The textile industry relies heavily on biodiversity, especially for producing raw materials. In 2022, around one-third of textile fibers came from agriculture and forests. Cotton, the most common natural fiber, is the second most produced textile, after polyester. According to ICAC 2022, global cotton cultivation covers an area of 32.636 million hectares, producing 24.958 million tonnes annually. This production supports the livelihoods of over 250 million people worldwide and employs almost 7% of all labor in developing countries. Approximately half of all textiles are made of cotton (WWF, 2024).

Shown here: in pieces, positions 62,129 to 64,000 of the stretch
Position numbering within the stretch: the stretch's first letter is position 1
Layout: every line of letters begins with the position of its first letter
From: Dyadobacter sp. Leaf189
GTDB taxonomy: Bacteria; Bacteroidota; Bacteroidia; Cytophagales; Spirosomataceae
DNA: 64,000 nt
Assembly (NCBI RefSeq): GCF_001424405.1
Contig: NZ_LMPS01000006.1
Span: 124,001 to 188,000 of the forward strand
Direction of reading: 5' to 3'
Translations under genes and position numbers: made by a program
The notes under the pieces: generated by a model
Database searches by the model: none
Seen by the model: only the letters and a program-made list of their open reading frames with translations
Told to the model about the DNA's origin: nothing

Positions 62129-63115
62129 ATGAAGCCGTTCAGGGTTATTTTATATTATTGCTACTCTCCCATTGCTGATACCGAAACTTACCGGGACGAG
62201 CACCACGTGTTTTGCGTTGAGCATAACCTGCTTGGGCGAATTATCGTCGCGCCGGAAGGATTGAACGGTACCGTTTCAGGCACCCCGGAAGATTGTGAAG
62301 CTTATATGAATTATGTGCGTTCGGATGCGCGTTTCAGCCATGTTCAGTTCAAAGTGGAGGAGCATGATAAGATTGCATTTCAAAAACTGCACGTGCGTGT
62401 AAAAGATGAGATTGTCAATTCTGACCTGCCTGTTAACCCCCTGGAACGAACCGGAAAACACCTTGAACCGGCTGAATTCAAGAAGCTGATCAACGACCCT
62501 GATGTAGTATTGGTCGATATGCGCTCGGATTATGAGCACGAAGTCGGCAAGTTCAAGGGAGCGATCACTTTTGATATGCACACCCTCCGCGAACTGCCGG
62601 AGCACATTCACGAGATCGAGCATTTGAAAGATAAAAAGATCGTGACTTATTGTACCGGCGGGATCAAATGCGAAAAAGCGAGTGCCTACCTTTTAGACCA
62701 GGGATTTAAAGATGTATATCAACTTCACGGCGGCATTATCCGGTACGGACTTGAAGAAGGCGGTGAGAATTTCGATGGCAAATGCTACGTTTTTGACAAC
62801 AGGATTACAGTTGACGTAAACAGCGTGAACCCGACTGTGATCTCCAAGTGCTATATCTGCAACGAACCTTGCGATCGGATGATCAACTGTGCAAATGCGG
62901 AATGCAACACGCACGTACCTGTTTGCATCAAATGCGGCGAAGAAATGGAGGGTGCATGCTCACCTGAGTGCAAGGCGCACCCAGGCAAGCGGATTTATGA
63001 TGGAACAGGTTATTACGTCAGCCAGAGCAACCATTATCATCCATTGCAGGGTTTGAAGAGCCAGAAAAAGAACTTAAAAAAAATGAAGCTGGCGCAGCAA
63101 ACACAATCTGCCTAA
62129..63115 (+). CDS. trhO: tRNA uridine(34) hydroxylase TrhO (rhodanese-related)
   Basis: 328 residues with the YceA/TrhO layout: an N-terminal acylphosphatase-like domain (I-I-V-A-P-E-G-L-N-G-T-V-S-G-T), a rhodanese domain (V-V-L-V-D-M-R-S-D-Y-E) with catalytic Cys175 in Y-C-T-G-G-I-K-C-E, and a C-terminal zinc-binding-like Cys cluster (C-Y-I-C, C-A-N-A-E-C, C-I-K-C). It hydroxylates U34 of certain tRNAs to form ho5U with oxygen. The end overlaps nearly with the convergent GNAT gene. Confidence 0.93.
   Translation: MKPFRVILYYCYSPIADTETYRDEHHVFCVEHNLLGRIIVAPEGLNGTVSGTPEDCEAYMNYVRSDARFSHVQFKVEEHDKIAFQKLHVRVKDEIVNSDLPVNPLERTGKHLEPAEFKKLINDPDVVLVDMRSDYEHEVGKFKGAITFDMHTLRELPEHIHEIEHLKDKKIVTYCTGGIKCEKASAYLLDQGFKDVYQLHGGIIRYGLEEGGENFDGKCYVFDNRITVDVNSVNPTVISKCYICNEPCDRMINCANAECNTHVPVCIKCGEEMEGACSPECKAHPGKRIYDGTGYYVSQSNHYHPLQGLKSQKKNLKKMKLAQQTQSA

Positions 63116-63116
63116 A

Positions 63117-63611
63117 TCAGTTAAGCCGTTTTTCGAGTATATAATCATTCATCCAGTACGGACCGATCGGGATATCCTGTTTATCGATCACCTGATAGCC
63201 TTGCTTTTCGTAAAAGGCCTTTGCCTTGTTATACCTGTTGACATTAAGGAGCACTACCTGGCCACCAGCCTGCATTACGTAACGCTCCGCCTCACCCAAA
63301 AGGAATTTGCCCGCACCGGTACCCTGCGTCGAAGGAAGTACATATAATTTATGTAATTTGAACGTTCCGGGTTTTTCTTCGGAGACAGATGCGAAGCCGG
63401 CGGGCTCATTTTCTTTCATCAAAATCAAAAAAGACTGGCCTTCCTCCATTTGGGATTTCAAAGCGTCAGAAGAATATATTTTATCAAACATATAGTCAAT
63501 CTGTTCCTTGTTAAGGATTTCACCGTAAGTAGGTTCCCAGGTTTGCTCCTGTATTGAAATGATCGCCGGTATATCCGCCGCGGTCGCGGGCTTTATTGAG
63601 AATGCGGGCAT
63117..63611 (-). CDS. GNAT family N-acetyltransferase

Cotton farming has been a long-standing topic of debate due to its environmental and social impact on the planet, particularly on biodiversity. The methods used in cultivating cotton can have significant effects on the biodiversity of our planet. From the large monoculture fields that replace diverse ecosystems to the heavy use of water and chemical inputs, conventional cotton farming practices present substantial challenges to the environment. This website delves into the complex relationship between cotton farming and biodiversity, shedding light on the consequences.